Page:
His jacket was wet. It must have been raining. His narrow eyes squinted against the light of the pizza parlor and he studied the contents of the room, his stringy wet hair dripping water into his dark beady eyes. He locked his gaze on her and Barbara choked on her Coke. His right hand tucked in his pocket now, he lifted a cigarette to his mouth awkwardly with his left hand as if it weren’t natural for him. He reached into his pocket with the cigarette in his mouth and fumbled for a lighter. He looked up at the shiny "no smoking" sign and turned, exiting out the door, still using only his left hand.

The conversation distracted again to the discussion of the new clothing store at the mall. Barbara wondered how the girls even finished their homework with their short attention span. She looked around the room for the comfort of Cliff’s smile and found him laughing with his buddies against the pool tables. As if he sensed he was getting attention, he scanned the room and nodded to her with a handsome dimpled grin. Suddenly, Barbara felt better. She was his date. They were going for a ride in his car soon. Really soon, she wished. The girls were giving her a headache and the creepy man with the cigarette and the weird manners made her feel unsafe.

Before she knew it, Cliff came over, swept her up, and escorted her out before she could barely say goodbye. His two buddies came with him. They stepped into the dwindling dribble of rain, the ground slick and wet, the air clean. With a click of the remote, he unlocked the door and opened it for her. Barbara slipped in, wondering if his shadowing friends were joining them. Instead, he went around and opened the trunk. Barbara heard their muffled voices and then something big was hoisted from the back. They came around to the front of the car and she saw the big friend holding an ice chest. They talked some more and took off through the parking lot. Cliff opened the door and slipped inside, his hair damp and curly.

“Sorry about that. The guys had a plan for a party this weekend and it took me a week of sneaking beers here and there to get them enough supply.” He smiled sheepishly. “I’m not a drinker myself, but I have a dad who drinks beers by the case, so it’s not too hard to get them a supply.”

“That was nice of you.” She offered.

He leaned forward and kissed her lips. His own lips were icy cold but the surprise and spontaneity made her shiver with pleasure. He started the purring engine and they were off on the rain-slick roads.

“So, where to?” He asked.

She shrugged. “You have the car, you pick.”

He chuckled. “Okay.”

They passed by the last of the town and down the scenic route. Barbara knew the place. Admittedly, she had never been taken there by a guy before, but she had summer picnics with her family at the historic park. It also made a very private place to park cars and all the local kids knew it. If he wanted to take her there, it meant he wanted to make out. If he wanted to make out, he must find her attractive. Suddenly, Barbara was fussing with her long hair, trying to find something to do with her sweating hands.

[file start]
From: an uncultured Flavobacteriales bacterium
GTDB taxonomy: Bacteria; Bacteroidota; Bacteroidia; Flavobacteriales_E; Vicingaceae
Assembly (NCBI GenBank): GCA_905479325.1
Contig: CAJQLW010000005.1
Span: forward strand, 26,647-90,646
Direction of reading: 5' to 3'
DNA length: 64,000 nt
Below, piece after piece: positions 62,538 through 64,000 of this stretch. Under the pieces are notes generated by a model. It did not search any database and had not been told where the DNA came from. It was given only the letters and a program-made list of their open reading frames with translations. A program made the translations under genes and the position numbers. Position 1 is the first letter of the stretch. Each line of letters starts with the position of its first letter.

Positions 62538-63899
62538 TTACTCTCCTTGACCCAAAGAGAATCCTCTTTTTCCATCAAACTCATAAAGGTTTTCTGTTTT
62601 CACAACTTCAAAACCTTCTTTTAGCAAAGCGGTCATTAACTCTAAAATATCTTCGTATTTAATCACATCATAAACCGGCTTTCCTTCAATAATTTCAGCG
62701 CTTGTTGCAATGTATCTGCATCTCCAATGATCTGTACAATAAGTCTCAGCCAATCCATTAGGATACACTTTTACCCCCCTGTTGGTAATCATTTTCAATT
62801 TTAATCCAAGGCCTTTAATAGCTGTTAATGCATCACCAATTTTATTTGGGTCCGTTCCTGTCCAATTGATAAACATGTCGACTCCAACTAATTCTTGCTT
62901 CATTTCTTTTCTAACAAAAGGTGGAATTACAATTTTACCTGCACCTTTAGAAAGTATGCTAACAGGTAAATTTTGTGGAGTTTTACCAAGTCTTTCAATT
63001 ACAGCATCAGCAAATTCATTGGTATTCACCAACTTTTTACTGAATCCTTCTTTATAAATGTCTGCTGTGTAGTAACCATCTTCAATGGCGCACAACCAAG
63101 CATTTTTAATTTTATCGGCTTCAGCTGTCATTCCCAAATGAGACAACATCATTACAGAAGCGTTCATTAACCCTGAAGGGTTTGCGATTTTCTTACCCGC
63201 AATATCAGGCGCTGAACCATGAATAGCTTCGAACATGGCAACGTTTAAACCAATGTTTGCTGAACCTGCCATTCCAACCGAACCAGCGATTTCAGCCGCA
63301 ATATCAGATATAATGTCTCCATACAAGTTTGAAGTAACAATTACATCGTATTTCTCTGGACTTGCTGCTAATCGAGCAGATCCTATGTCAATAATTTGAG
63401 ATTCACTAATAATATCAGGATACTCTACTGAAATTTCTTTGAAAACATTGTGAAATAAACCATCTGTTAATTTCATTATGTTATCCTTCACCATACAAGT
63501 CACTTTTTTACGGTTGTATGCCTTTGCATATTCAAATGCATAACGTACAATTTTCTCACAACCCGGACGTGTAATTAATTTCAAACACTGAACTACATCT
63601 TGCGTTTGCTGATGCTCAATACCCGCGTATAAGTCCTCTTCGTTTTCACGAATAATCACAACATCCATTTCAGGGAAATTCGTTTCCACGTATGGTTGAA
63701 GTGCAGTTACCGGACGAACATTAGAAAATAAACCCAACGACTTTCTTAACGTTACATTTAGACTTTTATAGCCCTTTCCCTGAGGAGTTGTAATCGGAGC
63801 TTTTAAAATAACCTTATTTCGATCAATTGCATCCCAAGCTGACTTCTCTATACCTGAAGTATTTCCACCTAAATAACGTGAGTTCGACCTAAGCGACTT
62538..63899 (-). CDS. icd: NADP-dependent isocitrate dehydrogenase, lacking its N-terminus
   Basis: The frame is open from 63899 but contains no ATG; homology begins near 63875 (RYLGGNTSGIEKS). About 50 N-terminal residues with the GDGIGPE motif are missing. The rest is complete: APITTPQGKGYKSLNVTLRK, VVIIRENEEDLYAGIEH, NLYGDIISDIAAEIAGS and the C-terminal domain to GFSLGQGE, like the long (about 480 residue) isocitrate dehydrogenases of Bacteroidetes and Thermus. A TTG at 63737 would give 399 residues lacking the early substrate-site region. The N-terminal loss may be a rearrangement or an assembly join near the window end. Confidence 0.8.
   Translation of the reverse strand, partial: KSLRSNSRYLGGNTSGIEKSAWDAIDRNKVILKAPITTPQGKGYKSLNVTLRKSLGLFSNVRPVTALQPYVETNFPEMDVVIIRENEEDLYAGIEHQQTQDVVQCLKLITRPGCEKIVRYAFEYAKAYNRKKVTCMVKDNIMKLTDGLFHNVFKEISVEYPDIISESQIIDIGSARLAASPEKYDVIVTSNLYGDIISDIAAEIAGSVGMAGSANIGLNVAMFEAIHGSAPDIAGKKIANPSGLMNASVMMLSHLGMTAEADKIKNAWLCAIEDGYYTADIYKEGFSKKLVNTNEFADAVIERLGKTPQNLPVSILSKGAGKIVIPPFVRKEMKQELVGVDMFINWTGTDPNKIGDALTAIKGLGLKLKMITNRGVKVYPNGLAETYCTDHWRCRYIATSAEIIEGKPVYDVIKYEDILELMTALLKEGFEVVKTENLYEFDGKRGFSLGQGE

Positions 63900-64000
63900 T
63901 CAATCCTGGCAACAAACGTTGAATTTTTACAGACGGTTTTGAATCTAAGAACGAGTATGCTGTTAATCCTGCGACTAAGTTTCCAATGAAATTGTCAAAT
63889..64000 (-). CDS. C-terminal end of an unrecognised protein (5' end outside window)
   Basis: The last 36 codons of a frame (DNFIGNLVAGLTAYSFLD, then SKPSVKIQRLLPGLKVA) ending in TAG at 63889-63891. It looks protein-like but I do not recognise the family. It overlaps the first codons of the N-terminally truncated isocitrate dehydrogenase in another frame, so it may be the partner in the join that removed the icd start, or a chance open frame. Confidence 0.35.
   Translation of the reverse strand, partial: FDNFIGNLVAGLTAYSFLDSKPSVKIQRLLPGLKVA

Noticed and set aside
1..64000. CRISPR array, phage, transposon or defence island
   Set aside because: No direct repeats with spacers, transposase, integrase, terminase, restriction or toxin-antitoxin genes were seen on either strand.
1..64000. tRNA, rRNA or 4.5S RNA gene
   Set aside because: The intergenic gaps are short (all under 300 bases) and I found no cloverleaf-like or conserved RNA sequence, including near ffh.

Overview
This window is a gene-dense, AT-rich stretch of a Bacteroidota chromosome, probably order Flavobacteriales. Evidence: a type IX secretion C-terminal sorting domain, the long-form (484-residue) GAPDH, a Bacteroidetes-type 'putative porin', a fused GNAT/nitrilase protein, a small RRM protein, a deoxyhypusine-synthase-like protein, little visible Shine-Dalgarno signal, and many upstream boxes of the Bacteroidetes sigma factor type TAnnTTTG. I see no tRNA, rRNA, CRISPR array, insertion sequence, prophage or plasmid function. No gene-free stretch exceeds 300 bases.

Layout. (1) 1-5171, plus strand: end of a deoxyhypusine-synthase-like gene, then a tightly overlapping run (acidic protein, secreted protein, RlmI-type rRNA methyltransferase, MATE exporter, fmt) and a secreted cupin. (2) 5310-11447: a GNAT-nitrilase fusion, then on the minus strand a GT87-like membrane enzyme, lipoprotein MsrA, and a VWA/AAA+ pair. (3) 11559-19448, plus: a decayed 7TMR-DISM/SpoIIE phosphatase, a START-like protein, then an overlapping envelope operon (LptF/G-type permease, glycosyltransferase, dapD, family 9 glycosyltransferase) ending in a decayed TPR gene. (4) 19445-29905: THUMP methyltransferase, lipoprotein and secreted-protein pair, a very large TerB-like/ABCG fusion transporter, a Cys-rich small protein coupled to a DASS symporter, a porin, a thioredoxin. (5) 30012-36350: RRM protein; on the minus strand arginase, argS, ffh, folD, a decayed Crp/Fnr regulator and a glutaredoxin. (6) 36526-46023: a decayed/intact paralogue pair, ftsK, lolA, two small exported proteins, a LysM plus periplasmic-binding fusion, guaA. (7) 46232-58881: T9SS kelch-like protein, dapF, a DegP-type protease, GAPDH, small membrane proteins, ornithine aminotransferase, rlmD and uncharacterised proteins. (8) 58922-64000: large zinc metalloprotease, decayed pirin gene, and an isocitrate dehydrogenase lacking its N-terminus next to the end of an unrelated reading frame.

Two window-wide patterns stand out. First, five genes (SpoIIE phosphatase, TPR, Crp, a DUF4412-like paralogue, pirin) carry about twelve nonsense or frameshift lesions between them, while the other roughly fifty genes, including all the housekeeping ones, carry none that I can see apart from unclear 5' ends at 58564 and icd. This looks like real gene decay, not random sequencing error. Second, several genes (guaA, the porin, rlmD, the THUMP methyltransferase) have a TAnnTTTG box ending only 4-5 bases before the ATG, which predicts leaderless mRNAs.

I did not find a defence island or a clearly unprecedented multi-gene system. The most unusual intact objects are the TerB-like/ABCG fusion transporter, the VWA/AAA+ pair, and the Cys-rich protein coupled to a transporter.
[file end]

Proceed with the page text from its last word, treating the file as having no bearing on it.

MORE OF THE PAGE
The car headlights lit up a picnic table as they pulled into the large cul-de-sac. He pulled into a spot and turned off the lights.

“No one’s here.” He smiled. “This is rare. Must be the weather.”

With the radio playing and the engine still going, he turned to her and put his hand along the seat. His fingers played with her hair and she felt a rushing anticipation of need to be desired by him. He licked his lips lightly and studied her mouth.

“You have lips like Angelina Jolie, you know.” He told her in a low voice.

This made her lick her lips.

As he leaned into her, the car shook.

“What the hell was that?” He looked around them, turning on the car lights. Everything looked in place. Cliff flicked the rearview mirror and studied the area behind them. “Look at that. The wind must have hit my trunk. I left it open the whole drive. Jeez!” He snorted. “Just a minute, okay?”

Barbara felt once again the fates were trying to stop her from having this monumental conquest of winning his heart. He slammed the trunk shut and came back inside as the rain began to pick up again.

“It’s coming down now.” He ran a hand through his hair, ruffling it more. “Now, where were we?”

The radio announcer cut into the song. “The escaped man from the Asylum for the Criminally Insane was thought to be headed directly to Springfield.”

“Crazy, huh?” Cliff reached for the knob, but Barbara stopped him.

“Wait.” She begged.

“He’s described as 5’10” tall, lean, brown eyes, brown hair, in his early 40s. This criminal will not be hard to identify. He has a hook for his right hand.”